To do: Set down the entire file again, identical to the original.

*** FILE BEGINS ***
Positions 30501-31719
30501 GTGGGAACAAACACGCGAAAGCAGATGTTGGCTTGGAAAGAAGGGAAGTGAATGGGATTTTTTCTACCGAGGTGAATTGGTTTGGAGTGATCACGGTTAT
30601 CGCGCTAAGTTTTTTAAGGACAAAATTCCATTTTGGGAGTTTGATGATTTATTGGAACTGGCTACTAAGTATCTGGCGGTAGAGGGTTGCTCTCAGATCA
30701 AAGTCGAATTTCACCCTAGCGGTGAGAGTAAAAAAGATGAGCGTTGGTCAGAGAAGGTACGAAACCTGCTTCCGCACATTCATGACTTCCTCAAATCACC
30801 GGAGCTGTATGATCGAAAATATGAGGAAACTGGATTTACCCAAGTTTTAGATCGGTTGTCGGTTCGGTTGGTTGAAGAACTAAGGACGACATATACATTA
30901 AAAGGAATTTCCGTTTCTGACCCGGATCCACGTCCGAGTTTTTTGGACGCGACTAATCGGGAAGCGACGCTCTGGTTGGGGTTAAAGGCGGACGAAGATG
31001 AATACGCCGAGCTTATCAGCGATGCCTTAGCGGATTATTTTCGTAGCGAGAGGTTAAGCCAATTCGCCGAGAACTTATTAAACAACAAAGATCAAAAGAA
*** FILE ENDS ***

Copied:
Positions 30501-31719
30501 GTGGGAACAAACACGCGAAAGCAGATGTTGGCTTGGAAAGAAGGGAAGTGAATGGGATTTTTTCTACCGAGGTGAATTGGTTTGGAGTGATCACGGTTAT
30601 CGCGCTAAGTTTTTTAAGGACAAAATTCCATTTTGGGAGTTTGATGATTTATTGGAACTGGCTACTAAGTATCTGGCGGTAGAGGGTTGCTCTCAGATCA
30701 AAGTCGAATTTCACCCTAGCGGTGAGAGTAAAAAAGATGAGCGTTGGTCAGAGAAGGTACGAAACCTGCTTCCGCACATTCATGACTTCCTCAAATCACC
30801 GGAGCTGTATGATCGAAAATATGAGGAAACTGGATTTACCCAAGTTTTAGATCGGTTGTCGGTTCGGTTGGTTGAAGAACTAAGGACGACATATACATTA
30901 AAAGGAATTTCCGTTTCTGACCCGGATCCACGTCCGAGTTTTTTGGACGCGACTAATCGGGAAGCGACGCTCTGGTTGGGGTTAAAGGCGGACGAAGATG
31001 AATACGCCGAGCTTATCAGCGATGCCTTAGCGGATTATTTTCGTAGCGAGAGGTTAAGCCAATTCGCCGAGAACTTATTAAACAACAAAGATCAAAAGAA